Richard Moore: Painful cost of burglary blight

By Richard Moore

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More police resources would help cut burglary rates say experts.
More police resources would help cut burglary rates say experts.

Having been burgled twice, I have taken an interest in a series of reports on thefts from homes in this country.

The most shocking statistic is that thieving swines get away with 164 burglaries a day.

That's 1148 a week... or 59,696 a year.

To put it another way, one in 75 residents of this country have their sanctuaries - that is their homes - broken into by scumbags each year and the culprits escape justice.

And, trust me, there is nothing less pleasant than coming home to discover your place ransacked.

According to the reports most burglars don't care about the psychological damage done to their victims, all they want is to be able to earn money the illegal way.

Many steal things to order and if you have what is on their shopping list then the nasty creeps are likely to have a go at your home.

I wanted to know how much burglars cost people in this nation and so consulted my good Phone-a-Friend, Mr Google. He said more than $1 billion a year.

That is on top of the billions shoplifting costs us.

Experts have come out and suggested five ways to reduce burglaries.

They say:

1. More police resources and operational focus to solve burglaries.

2. Intervene in troubled families to reduce the social and economic factors.

3. Minimum security standards for rental housing.

4. Prevention education and community action.

5. Prisoner rehabilitation to reduce re-offending.

Number one makes sense - either prevent thefts or stop thieves getting away.

To me number five is the ambulance at the bottom of the cliff, because the likelihood of rehab is pretty small.

Numbers two, three and four are long-term projects that need to be carried out along non-party political lines for the good of every voter and child in this country.

My guess is it will be dumped in the too-hard basket because there are more important things to spend time and money on - such as changing the flag.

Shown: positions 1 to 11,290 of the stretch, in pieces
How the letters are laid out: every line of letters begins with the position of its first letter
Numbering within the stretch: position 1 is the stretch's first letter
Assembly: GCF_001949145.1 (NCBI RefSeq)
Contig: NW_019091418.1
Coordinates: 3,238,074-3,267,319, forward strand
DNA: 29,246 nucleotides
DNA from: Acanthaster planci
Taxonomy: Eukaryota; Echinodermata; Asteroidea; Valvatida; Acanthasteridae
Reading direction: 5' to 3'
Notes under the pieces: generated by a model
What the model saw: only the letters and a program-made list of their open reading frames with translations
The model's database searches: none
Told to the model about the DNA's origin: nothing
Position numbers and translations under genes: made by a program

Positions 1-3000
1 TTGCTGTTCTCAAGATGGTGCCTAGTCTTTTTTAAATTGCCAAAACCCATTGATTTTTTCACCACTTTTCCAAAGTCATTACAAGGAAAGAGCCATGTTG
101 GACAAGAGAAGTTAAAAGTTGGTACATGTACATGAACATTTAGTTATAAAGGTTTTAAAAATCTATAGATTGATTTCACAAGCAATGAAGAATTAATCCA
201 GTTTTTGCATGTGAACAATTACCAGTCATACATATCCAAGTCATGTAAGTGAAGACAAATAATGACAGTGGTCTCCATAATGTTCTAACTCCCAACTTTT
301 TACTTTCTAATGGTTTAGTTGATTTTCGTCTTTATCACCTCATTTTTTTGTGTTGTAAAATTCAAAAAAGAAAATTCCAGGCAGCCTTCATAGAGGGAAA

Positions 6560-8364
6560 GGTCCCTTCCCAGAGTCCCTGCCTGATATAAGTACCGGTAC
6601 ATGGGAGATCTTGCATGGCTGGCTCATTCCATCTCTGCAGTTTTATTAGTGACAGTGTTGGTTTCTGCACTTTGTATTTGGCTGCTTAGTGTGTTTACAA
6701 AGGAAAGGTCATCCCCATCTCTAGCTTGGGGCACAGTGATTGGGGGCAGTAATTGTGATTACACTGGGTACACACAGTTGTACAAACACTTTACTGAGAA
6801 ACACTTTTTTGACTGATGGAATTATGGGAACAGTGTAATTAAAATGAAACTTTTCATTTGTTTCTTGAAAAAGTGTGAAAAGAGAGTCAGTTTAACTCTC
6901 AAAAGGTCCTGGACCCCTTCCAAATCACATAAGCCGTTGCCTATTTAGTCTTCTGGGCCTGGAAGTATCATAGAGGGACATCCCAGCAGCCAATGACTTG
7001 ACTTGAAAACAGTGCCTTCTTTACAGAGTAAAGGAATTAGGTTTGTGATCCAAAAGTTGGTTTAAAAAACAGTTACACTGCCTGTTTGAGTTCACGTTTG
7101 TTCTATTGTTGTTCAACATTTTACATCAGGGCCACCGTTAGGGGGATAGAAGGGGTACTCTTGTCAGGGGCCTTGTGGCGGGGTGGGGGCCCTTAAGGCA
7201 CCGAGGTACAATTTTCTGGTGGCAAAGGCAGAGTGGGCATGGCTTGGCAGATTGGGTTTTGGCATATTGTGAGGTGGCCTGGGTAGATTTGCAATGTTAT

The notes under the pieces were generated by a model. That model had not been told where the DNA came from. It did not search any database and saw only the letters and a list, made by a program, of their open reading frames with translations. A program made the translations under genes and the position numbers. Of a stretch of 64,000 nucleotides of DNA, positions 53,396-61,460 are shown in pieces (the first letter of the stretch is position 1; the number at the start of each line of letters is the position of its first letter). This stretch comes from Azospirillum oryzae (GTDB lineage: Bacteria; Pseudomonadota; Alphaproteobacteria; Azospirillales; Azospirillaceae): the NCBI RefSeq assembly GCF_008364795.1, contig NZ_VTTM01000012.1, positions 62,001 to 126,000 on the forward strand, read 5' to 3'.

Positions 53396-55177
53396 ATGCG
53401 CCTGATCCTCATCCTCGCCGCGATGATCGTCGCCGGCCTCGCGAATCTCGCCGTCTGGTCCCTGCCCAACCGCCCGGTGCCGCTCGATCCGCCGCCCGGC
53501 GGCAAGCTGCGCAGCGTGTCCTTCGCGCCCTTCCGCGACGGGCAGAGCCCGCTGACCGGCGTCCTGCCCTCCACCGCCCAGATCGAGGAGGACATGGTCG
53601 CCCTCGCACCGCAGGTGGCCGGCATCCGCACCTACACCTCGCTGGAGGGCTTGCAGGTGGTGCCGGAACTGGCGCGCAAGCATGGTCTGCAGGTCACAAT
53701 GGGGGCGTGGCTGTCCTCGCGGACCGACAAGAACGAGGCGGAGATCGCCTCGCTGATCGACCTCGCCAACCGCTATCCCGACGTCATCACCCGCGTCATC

But back to burglars.

I know you shouldn't wish for things because you don't know what you will end up getting, but I wish to be at home one day when a burglar strikes.

I can just imagine the look on his face when he sneaks around a corner and discovers me waiting for him.

It would be change-your-nappy time bucko as I dial 111. Or, if I was lucky, they may try to get away...

I think a brief meeting with me would do more to rehabilitate a burglar than hours of listening to wise advice and good intentions. And speaking of good intentions, it is my opinion that our judiciary needs to focus less on criminals and more on the victims.

Judges mean well and have a difficult job balancing punishment with not destroying a criminal's chance to turn their lives around but it seems some offenders just don't want to live honestly.

Recently, a woman appeared in the Manukau District Court on her umpteenth burglary charge.

The one-woman crime wave had been convicted 38 times before and her latest victim was an 87-year-old living in a retirement home. So this woman picks the hard targets.

Anyway, she was caught and brought before the courts where she was handed 200 hours of community service.

I think we should look at harsher punishments to deter recidivist thieves and would-be burglars. I would suggest we look at taking a leaf out of Sharia law when it comes to dealing with those who can't keep their fingers out of other people's pockets.

Heck, you can't nick stuff without hands can you?

- richard@richardmoore.com

- Richard Moore is an award-winning Western Bay journalist and photographer.

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